Transparency In The Cloud, Part III: 2 More Questions to Ask Every SaaS Provider
Continuing on the theme of Parts I and II, this article provides two more questions that all consumers of B2B SaaS should ask their providers. While the questions in Part II were centered around providers’ ability to maintain speedy and reliable service, the remaining questions focus on their ability to be flexible in pricing and customization of their offering.
Question #1: How flexible is your pricing?
Ah yes, the custom contract. Dangling off the salesmen’s tool belt since the dawn of selling. In the land of packaged software licensing, sales folks worked off of sales models that allowed them to play whack-a-mole until they had an offer suitable to win your business. In the subscription-based access world of online services, the process isn’t so simple. Often times, the ability of a salesperson to meet your financial requirements in both pricing and billing terms is tethered to the service’s ability to meet your business needs. I know, it sounds silly, but allow me to use a real world example that I have been telling people about for years.
In the book Founders at Work, 37Signals partner and creator of Ruby on Rails David Heinemeier Hansson dishes on the early days of 37Signals. Particularly of interest here is his story about how they had programmed the flagship service to bill customers on a yearly basis. This meant that upon signup, a new customer would be invoiced for their first year of service, gain access to the application, and subsequently be billed annually for renewed access. Just a few days before the launch of said application, their bank (read: creditor) notified them that due to lack of credit history, they were not allowed to bill on elongated terms. They had to collect money from customers more frequently. They delayed the launch for roughly a month while they re-engineered the application’s billing systems to allow for monthly billing cycles. Now, the 37Signals team is a smart team, and they were able to skirt disaster and launch an incredibly successful software as a service business.
The point of re-telling this story is not to warn service providers, but to motivate end-users to ask questions about how flexible a provider can be with their pricing and billing. Understand what your provider(s) can and cannot do with respect to charging you money. Learn about how the provider actually bills you. In a world where we’ve become accustomed to simply checking our bank accounts for charges by PayPal, make sure that your provider(s) have a way to work with you during good and bad times, and the many permutations of financial standing that happen in between.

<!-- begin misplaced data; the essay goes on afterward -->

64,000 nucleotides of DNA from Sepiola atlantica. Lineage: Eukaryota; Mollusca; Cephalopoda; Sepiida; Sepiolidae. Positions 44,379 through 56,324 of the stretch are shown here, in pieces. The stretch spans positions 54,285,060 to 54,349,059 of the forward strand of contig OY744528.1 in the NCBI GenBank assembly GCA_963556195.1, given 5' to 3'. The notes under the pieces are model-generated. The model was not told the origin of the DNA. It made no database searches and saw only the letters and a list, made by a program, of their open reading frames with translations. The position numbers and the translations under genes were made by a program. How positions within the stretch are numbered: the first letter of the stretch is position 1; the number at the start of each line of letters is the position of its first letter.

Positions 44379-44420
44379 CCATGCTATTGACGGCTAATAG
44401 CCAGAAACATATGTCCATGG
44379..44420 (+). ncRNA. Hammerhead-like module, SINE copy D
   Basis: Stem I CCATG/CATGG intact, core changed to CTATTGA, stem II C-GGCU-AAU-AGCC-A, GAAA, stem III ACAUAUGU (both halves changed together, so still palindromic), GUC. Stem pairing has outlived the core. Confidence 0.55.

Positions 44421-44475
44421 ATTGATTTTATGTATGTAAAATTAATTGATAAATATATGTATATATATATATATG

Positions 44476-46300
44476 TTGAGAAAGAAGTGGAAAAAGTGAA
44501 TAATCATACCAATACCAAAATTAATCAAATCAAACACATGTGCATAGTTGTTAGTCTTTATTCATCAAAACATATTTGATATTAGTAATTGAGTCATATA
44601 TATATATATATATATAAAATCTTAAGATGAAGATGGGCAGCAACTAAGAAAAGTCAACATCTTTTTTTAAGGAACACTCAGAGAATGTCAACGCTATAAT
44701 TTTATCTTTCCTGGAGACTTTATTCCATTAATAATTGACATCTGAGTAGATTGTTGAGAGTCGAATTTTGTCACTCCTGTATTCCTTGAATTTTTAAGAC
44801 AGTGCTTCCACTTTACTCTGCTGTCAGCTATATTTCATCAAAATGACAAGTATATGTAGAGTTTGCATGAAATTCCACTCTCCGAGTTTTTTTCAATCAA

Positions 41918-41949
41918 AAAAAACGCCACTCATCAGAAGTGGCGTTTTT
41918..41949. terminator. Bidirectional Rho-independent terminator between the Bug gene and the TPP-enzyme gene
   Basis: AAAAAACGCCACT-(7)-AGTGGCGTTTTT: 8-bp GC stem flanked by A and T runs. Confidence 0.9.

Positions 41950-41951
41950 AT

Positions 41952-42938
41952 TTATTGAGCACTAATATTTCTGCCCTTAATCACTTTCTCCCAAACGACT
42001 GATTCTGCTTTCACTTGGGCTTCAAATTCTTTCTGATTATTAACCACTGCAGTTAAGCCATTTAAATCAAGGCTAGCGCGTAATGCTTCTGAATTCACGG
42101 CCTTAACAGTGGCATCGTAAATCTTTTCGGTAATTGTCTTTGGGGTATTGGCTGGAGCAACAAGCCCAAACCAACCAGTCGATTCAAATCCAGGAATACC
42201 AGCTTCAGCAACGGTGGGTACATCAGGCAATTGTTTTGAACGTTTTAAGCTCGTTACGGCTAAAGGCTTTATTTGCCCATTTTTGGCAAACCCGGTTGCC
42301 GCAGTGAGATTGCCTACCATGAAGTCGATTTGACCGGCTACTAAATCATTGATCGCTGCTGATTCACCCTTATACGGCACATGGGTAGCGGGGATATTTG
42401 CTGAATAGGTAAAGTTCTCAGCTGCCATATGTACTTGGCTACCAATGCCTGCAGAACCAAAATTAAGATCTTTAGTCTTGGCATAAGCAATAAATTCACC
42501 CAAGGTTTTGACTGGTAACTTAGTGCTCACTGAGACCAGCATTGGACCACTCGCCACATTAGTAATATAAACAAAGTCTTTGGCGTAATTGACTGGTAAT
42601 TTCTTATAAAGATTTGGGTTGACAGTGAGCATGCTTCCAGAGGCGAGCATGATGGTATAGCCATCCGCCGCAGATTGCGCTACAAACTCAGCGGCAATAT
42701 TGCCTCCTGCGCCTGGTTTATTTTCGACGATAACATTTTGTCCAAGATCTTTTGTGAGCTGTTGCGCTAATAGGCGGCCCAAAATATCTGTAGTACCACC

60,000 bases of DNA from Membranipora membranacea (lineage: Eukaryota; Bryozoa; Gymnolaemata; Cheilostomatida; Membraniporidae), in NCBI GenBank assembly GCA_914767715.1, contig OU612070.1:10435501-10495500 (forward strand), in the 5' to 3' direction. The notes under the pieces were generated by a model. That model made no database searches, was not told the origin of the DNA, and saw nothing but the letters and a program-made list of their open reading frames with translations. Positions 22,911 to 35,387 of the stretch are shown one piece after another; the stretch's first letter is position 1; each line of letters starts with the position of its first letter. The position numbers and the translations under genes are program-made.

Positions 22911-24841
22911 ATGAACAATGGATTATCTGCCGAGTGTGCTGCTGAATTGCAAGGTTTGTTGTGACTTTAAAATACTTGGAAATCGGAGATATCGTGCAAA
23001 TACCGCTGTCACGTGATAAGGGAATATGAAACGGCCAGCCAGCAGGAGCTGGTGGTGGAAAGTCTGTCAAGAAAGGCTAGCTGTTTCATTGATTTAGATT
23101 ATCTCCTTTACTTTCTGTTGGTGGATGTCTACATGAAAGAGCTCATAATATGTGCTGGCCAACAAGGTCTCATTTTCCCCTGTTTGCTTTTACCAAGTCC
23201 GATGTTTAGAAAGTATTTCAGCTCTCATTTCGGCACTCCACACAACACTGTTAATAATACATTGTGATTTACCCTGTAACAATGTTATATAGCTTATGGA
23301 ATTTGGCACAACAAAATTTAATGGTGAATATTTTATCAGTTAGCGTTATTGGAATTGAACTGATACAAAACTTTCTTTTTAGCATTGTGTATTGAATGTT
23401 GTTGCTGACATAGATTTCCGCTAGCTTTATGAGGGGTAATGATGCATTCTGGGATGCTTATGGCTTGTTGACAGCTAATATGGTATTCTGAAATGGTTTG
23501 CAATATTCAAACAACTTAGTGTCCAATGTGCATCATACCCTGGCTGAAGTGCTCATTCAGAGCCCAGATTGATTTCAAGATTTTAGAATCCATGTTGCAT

Question #2: What if I don’t need everything you have to offer?
If you’re thinking that this sort of the same question as #1, you caught me. Almost. Feature granularity is certainly a conversation about flexibility, but from our end-user perspective it’s not the same topic as pricing and/or billing. What I’m talking about here is flexibility in application functionality. It used to be that the license you purchased dictated the features you saw; the license literally contained the knobs and switches that controlled application features. Subscription-based software as a service might mean that a provider has to give up cutting custom license terms (ok, ok, see #1). In that event, you want to be sure that the provider hasn’t tossed those knobs and switches along with their licensing mechanism. Can the service be tuned to suit your needs? Can it be tuned to suit others’ needs without affecting your experience? Can pieces of functionality be turned on in a pinch? Can functionality be hidden from some users and not others? How quickly can new functionality be enabled?
This line of questioning serves only to avoid the dreaded “it’s not you, it’s me” conversation with a service provider who just can’t meet your needs. At least if you ask the questions ahead of time, you enter into the union knowing precisely what the service has to offer, and whether or not it can change.
So here we are, the software as a service end-users, ready to go forth and subscribe. I hope you feel a bit more empowered as you venture into the world of service-based software. Armed with the right questions, we have the power to shape how this all happens and get what we want out of the software companies-turned-service providers. After all, it’s in our best interest to help make every provider we encounter a superior deliverer of software. And don’t worry, they’re more scared of it than we are.